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Choose the right fireplace screen for your fireplace
By Plow & Hearth
2/6/2013 12:51:00 PM

For generations families have been gathering around fireplaces during cold weather, and while technological advances have given us many alternatives to heating our homes with an open flame, nothing quite replaces it. There’s just something about the crackling of the logs, the glow of the embers, and the ever-changing flickering of the flames that fire up imaginations, draw us in, and encourage us to dream. No matter how high-end your TV might be, the fireplace is still the focal point of the family room.


Naturally, if you have a fireplace, you should have a fireplace screen. The most important reason is safety – fireplace screens not only help keep children and pets away from the flames, they also prevent sparks and embers from getting onto your carpet or floor.


Choosing A Style

Any good-quality, properly fitted screen will help protect your hearth, so concentrate on finding a one that will complement your room’s décor. As far as looks go, the sky’s the limit: fireplace screens come in many designs and finishes, from simple to ornate. Before you start shopping, think about how often you use your fireplace, what kind of protection you need (Do you have kids? Pets?), and what look you’re going for.

There are two basic types of fireplace screens:

 


Flat Guard or Spark Guard Screens. 
Flat guard or spark guard style screens have a solid mesh panel that fits against the face of the fireplace and completely covers the fireplace opening. These screens afford the greatest degree of safety and an unobstructed view of the fire. This style screen must be moved aside to tend the fire or gain access to the firebox. Flat guard or spark guard screens are ideal for homes with smaller children and curious pets.

 


Screens with Doors. 
Screens with doors fit snugly against the face of the fireplace for safety. The doors have magnetic closures and open without having to move the whole screen to gain access to the firebox. This makes it easier to replenish the fuel or clear away the ashes. Screens with doors are a good choice for homes with older children and homes where the fireplace sees a lot of use.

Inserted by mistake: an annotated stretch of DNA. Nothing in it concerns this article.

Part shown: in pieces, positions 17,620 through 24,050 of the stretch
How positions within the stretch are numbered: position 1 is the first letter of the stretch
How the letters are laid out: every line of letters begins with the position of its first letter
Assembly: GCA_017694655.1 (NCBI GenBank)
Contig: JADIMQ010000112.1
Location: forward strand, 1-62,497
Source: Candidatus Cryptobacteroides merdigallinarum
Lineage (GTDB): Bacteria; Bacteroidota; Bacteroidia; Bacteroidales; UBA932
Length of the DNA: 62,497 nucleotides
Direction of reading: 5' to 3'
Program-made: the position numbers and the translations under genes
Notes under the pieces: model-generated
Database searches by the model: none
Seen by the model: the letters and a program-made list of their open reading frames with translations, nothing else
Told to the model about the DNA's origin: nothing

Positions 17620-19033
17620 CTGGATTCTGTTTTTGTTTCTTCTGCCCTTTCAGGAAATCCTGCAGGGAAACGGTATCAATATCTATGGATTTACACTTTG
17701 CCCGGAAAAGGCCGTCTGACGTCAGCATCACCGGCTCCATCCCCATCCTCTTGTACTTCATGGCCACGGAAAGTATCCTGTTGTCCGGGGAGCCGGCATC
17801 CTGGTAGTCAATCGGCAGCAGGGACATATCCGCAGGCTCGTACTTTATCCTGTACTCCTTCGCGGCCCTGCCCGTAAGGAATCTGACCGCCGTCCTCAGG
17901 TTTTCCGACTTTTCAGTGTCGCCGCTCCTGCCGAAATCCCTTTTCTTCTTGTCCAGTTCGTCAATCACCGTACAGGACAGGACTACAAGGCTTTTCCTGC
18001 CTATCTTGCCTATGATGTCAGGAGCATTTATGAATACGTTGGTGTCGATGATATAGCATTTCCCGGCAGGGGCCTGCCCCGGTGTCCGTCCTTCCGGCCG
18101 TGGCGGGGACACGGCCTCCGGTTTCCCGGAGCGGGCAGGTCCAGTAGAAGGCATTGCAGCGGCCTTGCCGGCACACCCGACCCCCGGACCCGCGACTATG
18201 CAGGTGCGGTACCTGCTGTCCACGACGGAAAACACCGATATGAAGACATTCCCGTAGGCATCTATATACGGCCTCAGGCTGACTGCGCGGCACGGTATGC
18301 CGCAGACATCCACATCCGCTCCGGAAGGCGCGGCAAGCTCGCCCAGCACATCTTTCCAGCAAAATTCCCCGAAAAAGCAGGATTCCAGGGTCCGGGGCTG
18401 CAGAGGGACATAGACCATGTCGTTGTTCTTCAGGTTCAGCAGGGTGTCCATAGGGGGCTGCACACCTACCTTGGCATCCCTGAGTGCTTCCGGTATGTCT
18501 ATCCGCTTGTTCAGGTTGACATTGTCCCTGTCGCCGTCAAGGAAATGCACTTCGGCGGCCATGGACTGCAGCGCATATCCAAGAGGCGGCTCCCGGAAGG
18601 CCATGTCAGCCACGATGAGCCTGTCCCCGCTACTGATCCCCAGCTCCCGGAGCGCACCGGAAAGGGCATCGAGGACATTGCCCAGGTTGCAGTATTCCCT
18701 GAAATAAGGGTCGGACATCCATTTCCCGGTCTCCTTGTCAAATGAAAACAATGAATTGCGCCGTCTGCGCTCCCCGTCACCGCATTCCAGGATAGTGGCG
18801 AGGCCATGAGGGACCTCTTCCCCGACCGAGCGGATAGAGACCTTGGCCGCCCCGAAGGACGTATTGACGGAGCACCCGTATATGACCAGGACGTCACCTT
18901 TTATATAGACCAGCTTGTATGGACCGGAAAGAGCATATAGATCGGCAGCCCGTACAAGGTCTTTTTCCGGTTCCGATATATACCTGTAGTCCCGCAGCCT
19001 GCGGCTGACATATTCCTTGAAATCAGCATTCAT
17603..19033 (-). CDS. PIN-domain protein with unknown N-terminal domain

Once you have chosen the screen, you can further complement the overall look and function of your hearth by adding matching fireplace tools and wood holders.


Measuring Your Fireplace For A Screen

There are no standard sizes of fireplace openings in the US, so it’s important to measure your opening size carefully to achieve a proper fit. Here are some tips for finding the right sized screen for your fireplace: Measuring Your Fireplace For A Fireplace Screen.

To review the custom screen options, visit plowandhearth.com or call 1-800-866-6072 for further information or to place an order. For help measuring your fireplace, visit your nearest Plow & Hearth Retail Store.


With the right fireplace screen in place, you can relax and enjoy beauty and warmth of a crackling fire on your hearth.



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The Olla: A Brief History

Olla (Spanish, pronounced “oh-ya”) jars have been around since ancient times. Made of unglazed ceramic, ollas traditionally have short, narrow necks with wider bodies, and are made in a variety of shapes. They have been used for thousands of years for cooking, storage, and plant irrigation.


When used to irrigate plants, an olla is buried neck-deep in the ground near a plant’s roots, with the opening of the olla extended above the soil so that it can be filled with water periodically. The porous walls of the unglazed pottery allow the water to seep through gradually, constantly and consistently hydrating the plants without overwatering them – and without wasting precious water to evaporation or runoff.


The use of ollas for irrigation was introduced to the American Southwest by Spanish conquistadors during Colonial times, becoming very common among Native American tribes and Hispanic settlers. Though the technique gave way to more modern methods of irrigation some time ago, its superior efficiency, coupled with its simplicity, has caused it to make a comeback. Though the technique has changed little since its introduction, today’s ollas are usually capped off, making them even more water-efficient.


Perfect for home gardens, Ollas are a super-easy, eco-friendly, less time-consuming way to water annuals, perennials, herbs, vegetables and plants of all kinds in dry, sandy soil, very hot or drought-prone areas, raised beds, and even pots, planters and hanging baskets. Fill the olla before you leave on a short vacation to enjoy worry-free watering – and a smaller water bill!

How it Works:


Water is pulled directly through the terra-cotta!


Read more about Ollas on our blog.

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